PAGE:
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Hindutva’s zealots trigger Sikh militancy in Punjab

Hindutva’s zealots trigger Sikh militancy in Punjab

  0 comments   |     by P K Balachandran

Flush with unprecedented success of the Bharatiya Janata Party (BJP) in the 2014 Indian parliamentary elections, and given the BJP’s alliance with the Sikh party Shiromani Akali Dal (SAD) in Punjab, the Rashtriya Swayamsevak Sangh (RSS), which is the ideological arm of the BJP, has gone on an over drive to spread “Hindutva” or Hindu nationalism among the Sikhs in Punjab. But this ambitious project, executed with recklessness typical of extremist groups, has set off alarm bells among Sikh nationalists, whose greatest fear is the obliteration of their separate identity as a socio-religious-cultural group through absorption by Hinduism and the Hindu community. The RSS’s moves, made through its own Sikh organization Sikh Sangat has led to the revival of Sikh militancy in Punjab which is reflected in a series of murders of RSS and other Hindutva activists. On April 23, 2016 Shiv Sena leader Durga Prasad Gupta was shot dead in Khanna. On August 6, RSS Punjab Vice-President Brig Jagdish Gagneja (retd) was shot dead in Jalandhar. On Feb 25, 2017, Dera Sacha Sauda follower Satpal Sharma and his son Ramesh were killed in Jagera village on Ludhiana-Malerkotla road.

On January 14, 2017 Amit Sharma, District President of Shri Hindu Takht, was shot dead outside Durga Mata Temple in Ludhiana. On October 17 RSS Shakha leader and BJP RTI wing member Ravinder Gosainwas gunned down outside his house in Ludhiana. On October 30, Vipin Sharma, District President of Hindu Sangharsh Sena in Amritsar was shot dead. The RSS’s moves, made through its own Sikh organization Sikh Sangat has led to the revival of Sikh militancy in Punjab which is reflected in a series of murders of RSS and other Hindutva activists. The Hindu reports that days before the Sikh Sangat held its widely-opposed event on October 25 to celebrate the 350th birth anniversary of Guru Gobind Singh, the founder of Sikhism, Ravinder Gosain, an RSS leader from Ludhiana, was shot dead by suspected Sikh hardliners. Earlier this week, another right-wing Hindu activist of the Hindu Sangharsh Sena, Vipan Sharma, was murdered in Amritsar.

Basis of Sikh’s Fear

The Sikhs’ fear of absorption is grounded in historical reality. Hinduism does not sanction “conversion” as in Islam and Christianity, but it gets its recruits through “co-option and absorption”. Sects, vastly different from and even contradictory to each other, have been absorbed by “co-option” into a larger whole down the ages. The absorbed sects or communities maintain their distinctness but are subsumed under an over-arching Hindu identity. What the RSS has been doing is to exponentially increase the number of “Shakhas” or units in the rural areas where people are vulnerable. These Shakhas do not teach Hinduism or Hindu nationalism per se.  They teach Sikhism, portraying it as the “sword arm of Hinduism” defending it against invasive “non-Indian” religions like Islam and Christianity. The RSS-sponsored Sikh Sangat has been trying to turn the Sikhs against Muslims and Christians.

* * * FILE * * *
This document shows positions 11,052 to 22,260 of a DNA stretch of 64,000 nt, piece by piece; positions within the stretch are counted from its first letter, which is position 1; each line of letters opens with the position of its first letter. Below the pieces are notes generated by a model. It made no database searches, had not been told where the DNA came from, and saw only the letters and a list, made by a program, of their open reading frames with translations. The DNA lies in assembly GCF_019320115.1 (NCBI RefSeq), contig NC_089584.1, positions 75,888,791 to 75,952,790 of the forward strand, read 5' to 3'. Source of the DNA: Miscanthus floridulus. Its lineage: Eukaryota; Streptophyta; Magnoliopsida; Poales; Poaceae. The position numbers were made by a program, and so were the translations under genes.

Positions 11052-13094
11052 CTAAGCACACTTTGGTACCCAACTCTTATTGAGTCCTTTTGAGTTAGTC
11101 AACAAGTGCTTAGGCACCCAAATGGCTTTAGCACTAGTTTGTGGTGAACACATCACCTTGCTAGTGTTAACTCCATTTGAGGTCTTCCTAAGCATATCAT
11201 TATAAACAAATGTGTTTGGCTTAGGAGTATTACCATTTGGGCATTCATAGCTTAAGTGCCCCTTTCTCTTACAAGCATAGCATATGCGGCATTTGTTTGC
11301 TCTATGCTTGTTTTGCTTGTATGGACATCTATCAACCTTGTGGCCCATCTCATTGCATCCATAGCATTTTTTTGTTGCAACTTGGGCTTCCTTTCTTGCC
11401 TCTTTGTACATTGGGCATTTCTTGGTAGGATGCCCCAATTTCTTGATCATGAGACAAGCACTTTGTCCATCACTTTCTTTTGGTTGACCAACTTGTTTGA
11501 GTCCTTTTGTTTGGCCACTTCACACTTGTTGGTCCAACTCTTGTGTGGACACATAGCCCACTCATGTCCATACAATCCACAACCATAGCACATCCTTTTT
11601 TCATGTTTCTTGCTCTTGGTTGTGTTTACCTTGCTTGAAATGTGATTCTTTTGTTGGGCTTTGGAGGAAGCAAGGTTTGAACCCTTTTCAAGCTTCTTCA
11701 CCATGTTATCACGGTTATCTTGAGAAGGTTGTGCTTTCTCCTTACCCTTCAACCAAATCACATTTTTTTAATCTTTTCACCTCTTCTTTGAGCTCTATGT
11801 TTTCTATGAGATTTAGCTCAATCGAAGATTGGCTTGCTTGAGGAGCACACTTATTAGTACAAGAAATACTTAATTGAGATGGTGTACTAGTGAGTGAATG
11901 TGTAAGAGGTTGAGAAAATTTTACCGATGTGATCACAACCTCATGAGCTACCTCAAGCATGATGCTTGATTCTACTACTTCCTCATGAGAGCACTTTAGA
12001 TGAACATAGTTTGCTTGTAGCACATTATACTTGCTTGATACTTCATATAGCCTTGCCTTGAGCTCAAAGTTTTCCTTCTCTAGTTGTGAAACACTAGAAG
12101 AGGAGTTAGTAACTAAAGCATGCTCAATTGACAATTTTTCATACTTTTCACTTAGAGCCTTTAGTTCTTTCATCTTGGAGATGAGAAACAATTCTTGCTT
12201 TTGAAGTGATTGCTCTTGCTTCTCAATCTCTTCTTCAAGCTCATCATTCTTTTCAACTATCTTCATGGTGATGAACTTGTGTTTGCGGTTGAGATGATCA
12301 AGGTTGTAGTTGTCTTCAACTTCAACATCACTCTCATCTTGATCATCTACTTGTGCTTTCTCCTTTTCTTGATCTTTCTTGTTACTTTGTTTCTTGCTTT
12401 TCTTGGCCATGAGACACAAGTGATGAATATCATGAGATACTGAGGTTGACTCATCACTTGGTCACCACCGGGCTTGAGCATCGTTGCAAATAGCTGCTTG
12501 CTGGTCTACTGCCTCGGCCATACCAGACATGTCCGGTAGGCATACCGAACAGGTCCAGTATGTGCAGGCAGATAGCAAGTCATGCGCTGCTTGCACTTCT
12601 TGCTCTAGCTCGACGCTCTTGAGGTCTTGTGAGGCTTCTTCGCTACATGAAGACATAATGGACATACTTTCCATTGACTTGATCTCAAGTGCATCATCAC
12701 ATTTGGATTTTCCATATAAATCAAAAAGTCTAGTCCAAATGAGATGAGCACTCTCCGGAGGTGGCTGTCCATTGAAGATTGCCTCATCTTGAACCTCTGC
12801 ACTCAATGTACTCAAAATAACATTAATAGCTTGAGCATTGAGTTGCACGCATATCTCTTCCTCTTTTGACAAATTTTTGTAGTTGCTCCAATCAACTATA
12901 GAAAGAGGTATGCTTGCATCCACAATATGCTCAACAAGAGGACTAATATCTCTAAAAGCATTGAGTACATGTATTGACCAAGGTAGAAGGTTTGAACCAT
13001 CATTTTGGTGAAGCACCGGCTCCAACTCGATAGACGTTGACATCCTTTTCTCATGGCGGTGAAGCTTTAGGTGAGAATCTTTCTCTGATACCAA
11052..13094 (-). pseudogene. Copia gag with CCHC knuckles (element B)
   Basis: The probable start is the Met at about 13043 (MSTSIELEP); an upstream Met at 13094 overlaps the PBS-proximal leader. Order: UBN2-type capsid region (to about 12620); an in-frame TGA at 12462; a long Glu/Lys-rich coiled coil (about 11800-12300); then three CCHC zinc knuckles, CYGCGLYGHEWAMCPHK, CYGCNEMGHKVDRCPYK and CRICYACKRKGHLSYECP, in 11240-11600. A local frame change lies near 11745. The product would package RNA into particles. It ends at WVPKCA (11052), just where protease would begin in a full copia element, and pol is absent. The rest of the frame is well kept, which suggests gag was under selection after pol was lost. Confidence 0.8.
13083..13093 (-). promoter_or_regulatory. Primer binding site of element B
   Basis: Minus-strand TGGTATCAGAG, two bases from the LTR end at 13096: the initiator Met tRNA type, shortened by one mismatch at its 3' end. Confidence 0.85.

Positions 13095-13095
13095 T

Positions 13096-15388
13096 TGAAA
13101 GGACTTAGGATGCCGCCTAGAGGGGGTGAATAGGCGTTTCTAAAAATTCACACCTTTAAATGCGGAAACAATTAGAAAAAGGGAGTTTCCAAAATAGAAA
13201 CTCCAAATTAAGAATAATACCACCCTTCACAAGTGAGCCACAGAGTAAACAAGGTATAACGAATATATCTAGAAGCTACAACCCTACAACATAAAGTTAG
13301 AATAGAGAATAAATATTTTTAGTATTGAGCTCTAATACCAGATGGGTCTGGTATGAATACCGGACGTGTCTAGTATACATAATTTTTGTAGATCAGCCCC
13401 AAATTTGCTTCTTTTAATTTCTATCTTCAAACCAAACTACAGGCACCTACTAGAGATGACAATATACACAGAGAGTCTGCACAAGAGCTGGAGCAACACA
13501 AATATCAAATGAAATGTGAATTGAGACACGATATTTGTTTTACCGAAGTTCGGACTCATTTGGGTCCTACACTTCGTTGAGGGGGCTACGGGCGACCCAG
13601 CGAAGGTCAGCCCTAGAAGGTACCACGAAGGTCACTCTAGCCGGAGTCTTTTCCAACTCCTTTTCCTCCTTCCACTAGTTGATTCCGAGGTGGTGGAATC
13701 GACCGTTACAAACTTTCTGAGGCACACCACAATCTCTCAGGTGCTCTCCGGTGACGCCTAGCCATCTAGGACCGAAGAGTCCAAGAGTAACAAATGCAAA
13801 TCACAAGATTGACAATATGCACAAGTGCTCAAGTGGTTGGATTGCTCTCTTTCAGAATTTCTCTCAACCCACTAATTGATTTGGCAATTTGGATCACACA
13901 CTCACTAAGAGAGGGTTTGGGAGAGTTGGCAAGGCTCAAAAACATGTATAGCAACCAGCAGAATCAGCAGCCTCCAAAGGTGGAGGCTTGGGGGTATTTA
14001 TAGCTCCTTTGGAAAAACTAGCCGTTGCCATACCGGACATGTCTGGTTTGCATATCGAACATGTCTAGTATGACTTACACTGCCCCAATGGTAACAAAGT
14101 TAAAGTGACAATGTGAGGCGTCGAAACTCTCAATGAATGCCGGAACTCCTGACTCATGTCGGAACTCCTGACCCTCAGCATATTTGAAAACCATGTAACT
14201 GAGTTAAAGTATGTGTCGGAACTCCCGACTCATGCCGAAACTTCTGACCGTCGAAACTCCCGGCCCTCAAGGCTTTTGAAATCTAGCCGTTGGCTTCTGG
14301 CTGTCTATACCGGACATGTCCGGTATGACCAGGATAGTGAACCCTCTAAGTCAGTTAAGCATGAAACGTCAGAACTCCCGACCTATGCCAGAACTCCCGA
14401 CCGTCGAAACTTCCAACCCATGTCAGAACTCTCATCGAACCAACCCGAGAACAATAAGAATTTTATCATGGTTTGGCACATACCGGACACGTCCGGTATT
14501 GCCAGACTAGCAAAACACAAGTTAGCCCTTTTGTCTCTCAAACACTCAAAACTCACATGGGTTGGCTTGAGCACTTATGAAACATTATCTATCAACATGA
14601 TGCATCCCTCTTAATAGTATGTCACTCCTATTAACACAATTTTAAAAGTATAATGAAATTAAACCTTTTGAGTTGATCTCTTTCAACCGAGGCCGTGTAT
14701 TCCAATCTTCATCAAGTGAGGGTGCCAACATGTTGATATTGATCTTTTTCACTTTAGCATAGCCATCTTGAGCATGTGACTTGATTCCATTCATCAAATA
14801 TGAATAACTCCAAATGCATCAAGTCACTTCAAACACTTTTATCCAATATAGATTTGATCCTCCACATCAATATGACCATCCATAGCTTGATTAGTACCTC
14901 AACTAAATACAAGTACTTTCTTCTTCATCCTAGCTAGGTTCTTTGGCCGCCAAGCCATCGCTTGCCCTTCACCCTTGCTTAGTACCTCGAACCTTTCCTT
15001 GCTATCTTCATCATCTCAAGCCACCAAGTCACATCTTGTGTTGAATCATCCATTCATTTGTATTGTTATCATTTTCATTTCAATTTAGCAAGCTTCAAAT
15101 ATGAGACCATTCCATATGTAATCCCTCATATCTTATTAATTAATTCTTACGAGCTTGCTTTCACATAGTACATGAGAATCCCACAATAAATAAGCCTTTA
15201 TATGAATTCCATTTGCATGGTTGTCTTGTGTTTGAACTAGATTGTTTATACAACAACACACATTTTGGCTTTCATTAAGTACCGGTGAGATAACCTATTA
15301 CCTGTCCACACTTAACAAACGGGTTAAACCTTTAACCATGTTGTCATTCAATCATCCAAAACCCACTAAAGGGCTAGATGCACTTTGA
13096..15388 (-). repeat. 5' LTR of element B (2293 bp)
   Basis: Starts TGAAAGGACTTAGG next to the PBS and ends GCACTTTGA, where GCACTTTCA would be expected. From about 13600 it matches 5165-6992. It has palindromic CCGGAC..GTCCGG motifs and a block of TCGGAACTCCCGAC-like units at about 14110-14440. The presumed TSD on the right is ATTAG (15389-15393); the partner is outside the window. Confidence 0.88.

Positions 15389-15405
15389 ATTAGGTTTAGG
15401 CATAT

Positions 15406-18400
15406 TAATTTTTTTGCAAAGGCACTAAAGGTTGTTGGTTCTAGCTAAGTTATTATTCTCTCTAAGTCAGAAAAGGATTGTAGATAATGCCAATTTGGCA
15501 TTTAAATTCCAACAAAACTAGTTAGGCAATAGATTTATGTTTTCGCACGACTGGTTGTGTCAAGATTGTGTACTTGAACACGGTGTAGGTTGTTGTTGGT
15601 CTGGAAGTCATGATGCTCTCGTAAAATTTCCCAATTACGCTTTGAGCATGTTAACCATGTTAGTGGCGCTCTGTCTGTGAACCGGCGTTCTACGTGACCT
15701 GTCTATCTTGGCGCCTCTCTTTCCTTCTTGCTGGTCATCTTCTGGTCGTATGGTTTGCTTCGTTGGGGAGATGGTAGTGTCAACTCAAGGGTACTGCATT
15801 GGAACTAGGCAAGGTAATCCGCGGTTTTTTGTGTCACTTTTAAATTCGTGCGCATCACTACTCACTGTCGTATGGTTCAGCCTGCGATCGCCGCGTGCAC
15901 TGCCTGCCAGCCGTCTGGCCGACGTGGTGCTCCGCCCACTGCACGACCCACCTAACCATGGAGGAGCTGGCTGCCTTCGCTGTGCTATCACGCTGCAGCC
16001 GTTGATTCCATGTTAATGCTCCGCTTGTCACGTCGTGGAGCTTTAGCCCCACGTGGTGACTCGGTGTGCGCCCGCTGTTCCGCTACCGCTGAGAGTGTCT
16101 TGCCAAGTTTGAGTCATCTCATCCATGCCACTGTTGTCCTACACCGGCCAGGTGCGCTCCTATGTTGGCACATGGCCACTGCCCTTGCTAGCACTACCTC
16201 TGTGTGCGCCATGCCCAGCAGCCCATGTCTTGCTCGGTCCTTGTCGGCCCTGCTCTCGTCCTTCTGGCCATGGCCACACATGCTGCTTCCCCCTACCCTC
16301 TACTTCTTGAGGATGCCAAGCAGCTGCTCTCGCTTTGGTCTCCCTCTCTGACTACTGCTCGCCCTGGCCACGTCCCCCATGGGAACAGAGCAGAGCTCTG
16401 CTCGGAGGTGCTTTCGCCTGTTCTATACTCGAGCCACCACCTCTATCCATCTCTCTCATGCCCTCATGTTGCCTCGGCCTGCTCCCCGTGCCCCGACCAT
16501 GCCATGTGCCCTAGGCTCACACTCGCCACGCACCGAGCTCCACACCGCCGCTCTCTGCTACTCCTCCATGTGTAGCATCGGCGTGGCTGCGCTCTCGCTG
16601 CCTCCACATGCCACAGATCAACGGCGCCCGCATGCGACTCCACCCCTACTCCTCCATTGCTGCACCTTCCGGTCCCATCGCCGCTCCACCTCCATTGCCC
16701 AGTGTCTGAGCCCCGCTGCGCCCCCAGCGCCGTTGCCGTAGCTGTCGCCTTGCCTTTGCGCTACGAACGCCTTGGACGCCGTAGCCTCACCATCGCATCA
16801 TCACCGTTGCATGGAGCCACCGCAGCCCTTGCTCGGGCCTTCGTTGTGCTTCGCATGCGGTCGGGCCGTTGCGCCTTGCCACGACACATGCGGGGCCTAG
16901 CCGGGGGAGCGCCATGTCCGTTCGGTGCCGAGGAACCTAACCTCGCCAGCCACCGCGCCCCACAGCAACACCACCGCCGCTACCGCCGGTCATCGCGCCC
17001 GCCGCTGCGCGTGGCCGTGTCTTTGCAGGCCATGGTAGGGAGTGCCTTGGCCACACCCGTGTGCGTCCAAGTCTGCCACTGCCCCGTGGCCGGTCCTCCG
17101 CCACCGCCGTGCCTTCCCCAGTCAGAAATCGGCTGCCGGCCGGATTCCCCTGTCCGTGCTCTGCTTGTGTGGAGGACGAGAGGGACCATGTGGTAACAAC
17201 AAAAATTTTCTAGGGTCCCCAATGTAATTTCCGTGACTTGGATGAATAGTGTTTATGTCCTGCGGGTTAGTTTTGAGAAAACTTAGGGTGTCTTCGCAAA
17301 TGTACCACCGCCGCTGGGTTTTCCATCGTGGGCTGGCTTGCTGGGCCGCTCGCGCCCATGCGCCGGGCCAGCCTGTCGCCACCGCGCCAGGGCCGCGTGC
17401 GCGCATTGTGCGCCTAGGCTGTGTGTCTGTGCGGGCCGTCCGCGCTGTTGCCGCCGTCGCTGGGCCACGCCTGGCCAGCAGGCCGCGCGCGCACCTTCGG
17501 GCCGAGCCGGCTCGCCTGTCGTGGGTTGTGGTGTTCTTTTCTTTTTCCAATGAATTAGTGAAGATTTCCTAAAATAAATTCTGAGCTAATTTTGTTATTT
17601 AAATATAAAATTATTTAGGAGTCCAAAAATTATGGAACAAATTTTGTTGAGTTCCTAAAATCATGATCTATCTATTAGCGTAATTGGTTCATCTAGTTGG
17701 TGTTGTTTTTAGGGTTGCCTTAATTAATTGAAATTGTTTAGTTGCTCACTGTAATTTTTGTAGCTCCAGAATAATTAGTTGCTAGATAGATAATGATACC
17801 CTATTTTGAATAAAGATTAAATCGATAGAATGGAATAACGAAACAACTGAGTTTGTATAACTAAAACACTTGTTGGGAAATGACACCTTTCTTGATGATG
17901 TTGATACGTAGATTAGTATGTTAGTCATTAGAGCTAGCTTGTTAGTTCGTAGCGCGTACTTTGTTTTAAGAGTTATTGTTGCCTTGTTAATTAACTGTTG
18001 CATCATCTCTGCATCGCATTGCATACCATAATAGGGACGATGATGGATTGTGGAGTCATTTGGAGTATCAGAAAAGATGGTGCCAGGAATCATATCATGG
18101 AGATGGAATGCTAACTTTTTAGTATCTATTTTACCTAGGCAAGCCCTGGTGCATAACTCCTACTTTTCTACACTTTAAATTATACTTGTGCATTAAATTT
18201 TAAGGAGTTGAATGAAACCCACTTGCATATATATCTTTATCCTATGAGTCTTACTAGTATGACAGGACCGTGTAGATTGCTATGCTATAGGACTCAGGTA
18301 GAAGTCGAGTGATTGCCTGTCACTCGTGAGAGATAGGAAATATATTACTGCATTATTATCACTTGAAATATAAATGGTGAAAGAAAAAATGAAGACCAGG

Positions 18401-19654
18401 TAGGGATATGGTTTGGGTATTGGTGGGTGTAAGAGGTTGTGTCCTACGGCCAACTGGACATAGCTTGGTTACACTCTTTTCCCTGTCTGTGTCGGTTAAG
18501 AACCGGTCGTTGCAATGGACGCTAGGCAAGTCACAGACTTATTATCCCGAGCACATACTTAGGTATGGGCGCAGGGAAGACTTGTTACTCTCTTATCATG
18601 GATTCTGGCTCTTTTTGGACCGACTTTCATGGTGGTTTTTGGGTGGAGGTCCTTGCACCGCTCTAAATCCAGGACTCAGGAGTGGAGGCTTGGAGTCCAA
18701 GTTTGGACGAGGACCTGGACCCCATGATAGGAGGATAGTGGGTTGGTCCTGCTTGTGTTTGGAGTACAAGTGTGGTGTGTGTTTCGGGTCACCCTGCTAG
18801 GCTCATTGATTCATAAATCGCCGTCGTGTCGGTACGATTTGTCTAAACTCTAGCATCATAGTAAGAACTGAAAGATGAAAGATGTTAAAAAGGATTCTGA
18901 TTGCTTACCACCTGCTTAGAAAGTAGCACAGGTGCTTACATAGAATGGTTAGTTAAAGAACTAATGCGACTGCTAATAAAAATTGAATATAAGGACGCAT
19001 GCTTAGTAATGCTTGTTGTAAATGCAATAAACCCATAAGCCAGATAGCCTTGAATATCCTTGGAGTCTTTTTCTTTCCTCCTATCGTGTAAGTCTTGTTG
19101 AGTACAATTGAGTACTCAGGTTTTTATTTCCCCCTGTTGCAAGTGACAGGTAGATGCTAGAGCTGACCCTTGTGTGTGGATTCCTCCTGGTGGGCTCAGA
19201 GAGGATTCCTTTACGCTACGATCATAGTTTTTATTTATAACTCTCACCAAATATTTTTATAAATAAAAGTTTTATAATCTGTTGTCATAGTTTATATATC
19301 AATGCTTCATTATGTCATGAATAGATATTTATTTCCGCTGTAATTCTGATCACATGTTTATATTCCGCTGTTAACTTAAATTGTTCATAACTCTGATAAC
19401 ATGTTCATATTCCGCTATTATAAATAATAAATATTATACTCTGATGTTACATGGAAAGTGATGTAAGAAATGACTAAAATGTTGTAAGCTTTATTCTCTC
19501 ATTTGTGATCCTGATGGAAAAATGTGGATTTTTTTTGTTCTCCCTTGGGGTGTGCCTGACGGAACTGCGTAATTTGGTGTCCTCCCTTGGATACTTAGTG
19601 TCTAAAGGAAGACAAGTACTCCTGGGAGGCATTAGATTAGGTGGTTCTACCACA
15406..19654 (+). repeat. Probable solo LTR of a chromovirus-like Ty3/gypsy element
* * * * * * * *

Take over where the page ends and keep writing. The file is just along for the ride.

According to reports, RSS workers became brazen enough to mock at traditional Sikh organizations for “not doing enough for Sikhism.” But this only annoyed the established Sikh organizations. Hinduisation did not accord with the post-independence concern of the Sikhs which is to gain recognition as a separate religious community, a minority in Hindu-majority India. But Sikh nationalism, which had waned, got a shot in the arm when the Bengalis of East Pakistan began a war of independence against West Pakistan in 1971. And when India supported the East Pakistanis’ demand and helped create Bangladesh, Sikh nationalists also wanted separation from India. They passed a resolution for an independent “Khalistan” at the Anandpur Sahib Gurdwara in 1972. In the early 1940s when the Pakistan movement was gaining ground, a section of the Sikhs also wanted a separate country for themselves, or at the least, special rights in a multi-religious country. But this was not conceded.
However, what proved to be decisive for Sikh thinking on the partition of India into Hindu-majority India and Muslim-majority Pakistan was the targeting of Sikhs by Muslim zealots in the partition riots. 

This forced the Sikhs to join the Hindu side in the riots and agree to become part of India, which, unlike explicitly Islamic Pakistan, promised to be a secular state. However, the Sikhs’ ties with the Hindus became tenuous when Hindu-majority India refused to consider a separate State or Province for the Sikhs which their leader Master Tara Singh called “Punjabi Suba”.